Is Certification for Sustainable Tourism in Costa Rica Worth the Hassle?

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There are several hotels in Nosara and Samara who proudly show at their reception a plaque where you can see three, four and even five painted leafs with a title that says: certification for sustainable tourism.

Achieving this plaque is the result of long hard work to document their efforts to be considered a sustainable hotel in Costa Rica

For businesspeople and entrepreneurs who operate in the potentially lucrative tourism industry of Costa Rica, getting the coveted Certification for Sustainable Tourism (CST) from the National Board of Tourism (Spanish initials: ICT) is like finding the Holy Grail in the midst of a forest property that the government has not yet turned into a national park. More than 20 years into the CST program, however, some tourism and hospitality operators are wondering if going through the bureaucratic gauntlet is actually worth the hassle.

Sustainable hospitality and tourism, is defined by the ICT’s CST program as:

 “the degree to which [tourism and hospitality] operations comply to a model of sustainability.”

CST evaluators ask questions and investigate business operations as they relate to how companies interact with the natural habitat and ecosystem they operate in, how they involve tourists in their sustainable models and how they benefit the community.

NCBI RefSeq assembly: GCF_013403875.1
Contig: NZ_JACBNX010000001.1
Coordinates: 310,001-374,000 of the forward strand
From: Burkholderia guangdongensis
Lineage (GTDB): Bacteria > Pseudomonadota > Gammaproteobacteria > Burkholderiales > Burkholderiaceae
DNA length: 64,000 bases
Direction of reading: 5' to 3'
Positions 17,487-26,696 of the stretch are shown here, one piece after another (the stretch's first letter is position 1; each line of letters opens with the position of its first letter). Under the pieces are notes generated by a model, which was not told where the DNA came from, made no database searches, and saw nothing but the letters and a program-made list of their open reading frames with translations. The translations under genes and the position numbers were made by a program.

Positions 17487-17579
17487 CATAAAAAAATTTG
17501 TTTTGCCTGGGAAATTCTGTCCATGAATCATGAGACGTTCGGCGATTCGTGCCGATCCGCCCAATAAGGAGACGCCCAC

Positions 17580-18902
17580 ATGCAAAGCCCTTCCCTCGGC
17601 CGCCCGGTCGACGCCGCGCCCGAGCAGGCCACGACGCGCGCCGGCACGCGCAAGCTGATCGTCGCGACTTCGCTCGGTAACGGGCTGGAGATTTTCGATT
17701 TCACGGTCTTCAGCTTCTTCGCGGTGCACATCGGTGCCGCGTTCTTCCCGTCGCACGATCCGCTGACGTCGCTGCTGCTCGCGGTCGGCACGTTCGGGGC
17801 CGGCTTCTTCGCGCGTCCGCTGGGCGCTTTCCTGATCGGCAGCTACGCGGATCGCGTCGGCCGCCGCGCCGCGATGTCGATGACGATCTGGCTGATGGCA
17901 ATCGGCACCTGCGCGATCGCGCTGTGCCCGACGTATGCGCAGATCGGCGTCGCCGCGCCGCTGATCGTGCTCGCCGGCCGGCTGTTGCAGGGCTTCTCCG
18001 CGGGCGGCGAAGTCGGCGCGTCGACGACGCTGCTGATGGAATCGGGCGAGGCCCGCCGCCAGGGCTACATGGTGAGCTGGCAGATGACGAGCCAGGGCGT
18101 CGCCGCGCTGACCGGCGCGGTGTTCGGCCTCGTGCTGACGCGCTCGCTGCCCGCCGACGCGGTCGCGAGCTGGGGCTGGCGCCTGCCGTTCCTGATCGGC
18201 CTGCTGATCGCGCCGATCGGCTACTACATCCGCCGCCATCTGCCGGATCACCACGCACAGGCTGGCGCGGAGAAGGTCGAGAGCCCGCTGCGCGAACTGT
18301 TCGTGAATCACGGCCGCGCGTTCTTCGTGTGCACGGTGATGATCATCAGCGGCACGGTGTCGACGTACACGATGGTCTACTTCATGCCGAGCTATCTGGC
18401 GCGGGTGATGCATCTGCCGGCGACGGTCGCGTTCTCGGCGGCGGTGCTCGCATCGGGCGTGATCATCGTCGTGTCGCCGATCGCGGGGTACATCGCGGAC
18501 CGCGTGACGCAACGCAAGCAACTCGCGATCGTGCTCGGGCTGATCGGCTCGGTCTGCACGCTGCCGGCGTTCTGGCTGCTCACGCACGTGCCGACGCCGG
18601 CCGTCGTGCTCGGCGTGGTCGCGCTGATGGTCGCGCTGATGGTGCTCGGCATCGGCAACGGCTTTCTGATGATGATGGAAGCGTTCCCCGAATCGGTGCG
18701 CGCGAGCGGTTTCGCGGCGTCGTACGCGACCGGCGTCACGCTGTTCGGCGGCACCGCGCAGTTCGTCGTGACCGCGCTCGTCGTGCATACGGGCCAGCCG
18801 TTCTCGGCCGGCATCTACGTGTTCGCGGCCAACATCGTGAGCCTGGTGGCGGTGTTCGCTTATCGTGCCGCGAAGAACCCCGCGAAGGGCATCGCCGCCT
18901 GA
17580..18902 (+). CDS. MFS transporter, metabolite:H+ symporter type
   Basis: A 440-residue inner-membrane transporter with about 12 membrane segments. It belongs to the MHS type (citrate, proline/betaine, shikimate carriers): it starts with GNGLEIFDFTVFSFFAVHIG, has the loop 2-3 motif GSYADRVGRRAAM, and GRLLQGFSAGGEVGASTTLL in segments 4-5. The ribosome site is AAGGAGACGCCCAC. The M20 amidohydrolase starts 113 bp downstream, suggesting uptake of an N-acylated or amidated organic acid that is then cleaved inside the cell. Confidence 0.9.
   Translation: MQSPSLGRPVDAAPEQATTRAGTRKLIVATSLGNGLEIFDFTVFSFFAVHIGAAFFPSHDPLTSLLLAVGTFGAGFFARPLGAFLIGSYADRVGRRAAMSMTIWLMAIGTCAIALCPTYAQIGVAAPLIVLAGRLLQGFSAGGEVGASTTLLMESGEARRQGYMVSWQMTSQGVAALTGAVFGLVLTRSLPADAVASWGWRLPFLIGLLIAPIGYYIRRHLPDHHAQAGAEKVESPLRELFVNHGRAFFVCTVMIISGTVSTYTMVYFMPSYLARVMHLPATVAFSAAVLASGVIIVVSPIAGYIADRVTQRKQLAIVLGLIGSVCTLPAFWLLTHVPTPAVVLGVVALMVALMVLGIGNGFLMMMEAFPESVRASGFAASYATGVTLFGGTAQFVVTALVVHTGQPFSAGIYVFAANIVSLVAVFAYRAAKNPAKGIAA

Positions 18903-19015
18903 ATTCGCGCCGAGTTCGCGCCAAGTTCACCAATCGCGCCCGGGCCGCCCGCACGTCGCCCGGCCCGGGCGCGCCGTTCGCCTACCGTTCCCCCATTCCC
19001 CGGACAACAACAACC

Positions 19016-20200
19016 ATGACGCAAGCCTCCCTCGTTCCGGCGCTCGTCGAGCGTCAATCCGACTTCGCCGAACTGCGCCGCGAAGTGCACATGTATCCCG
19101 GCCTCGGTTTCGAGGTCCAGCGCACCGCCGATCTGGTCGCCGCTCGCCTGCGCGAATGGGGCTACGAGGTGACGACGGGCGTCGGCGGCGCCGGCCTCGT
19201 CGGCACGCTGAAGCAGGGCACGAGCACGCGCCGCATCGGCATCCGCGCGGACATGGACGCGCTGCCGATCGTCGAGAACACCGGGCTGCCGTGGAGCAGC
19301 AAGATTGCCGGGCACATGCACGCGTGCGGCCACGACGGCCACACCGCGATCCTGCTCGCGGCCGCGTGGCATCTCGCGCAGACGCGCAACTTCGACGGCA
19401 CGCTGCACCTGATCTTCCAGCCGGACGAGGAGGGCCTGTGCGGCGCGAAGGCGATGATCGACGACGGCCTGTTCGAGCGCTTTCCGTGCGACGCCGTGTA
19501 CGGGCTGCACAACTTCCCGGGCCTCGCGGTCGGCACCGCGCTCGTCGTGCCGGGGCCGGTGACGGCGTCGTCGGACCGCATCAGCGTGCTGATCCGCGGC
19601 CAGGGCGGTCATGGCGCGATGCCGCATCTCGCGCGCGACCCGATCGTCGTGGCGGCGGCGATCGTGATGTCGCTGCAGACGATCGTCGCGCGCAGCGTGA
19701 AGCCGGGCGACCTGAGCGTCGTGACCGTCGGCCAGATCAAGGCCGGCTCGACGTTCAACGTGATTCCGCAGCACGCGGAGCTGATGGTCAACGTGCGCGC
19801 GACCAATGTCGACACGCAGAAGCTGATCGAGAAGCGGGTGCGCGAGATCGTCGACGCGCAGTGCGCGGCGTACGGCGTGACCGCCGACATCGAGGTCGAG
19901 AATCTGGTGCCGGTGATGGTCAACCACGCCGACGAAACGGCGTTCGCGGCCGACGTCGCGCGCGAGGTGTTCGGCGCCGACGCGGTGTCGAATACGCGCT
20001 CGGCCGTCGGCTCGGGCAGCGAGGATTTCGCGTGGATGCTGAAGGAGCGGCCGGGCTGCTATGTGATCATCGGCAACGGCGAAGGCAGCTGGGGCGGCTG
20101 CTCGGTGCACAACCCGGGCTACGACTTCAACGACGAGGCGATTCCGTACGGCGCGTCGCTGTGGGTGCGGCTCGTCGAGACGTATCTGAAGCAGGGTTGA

Companies that provide lodging are further evaluated in their energy saving and carbon footprint reductions strategies. Tour agencies are evaluated for their accurate sustainable product management and marketing. Businesses are rated by ICT on a scale from zero to five leaves, with five being more than 95 percent sustainable.

According to a recent blog post by the Cayuga Collection, a lodging group that operates various ecolodges in Costa Rica including the Harmony Hotel in Nosara, the CST program has become mired in red tape and questionable practices.

As with other government programs in Costa Rica, the Cayuga Collection -which was among the first businesses to receive a CST- believes that the time has come for reform, or at least a comprehensive review of the program.

The Cayuga Collection blog post cites a letter from a hotelier not affiliated with the group who is concerned that unreasonable consulting fees that do not make sense are being attached to the CST evaluation process, “It is hardly possible for a hotel to fill out the questionnaire without the help of a highly-paid consultant who is employed permanently for the sole purpose of helping the business with the CST.”

The letter continues saying that some businesses are no longer truly focused on sustainability; they are simply looking to “get more leaves” so that they can attract more tourists.

It is my opinion that ICT should create a fairer classification system that depends on the size and yearly income of a business.  There should be stricter criteria and more questions for large business, and more basic questions for small hotels that emphasis sustainability but omit less important criteria. Otherwise, I am afraid that in a few years only a few expensive luxury hotels will be part of the CST, which will have become an elite program for businesses that can afford the certification.  The small hotels will give up.”

In other words, the CST program has become more of an image thing instead of truly encouraging sustainability and conservation.

The Cayuga Collection is asking others involved in the vast tourism industry of Costa Rica to contribute ideas and comments on this important issue. To find out more, visit their blog.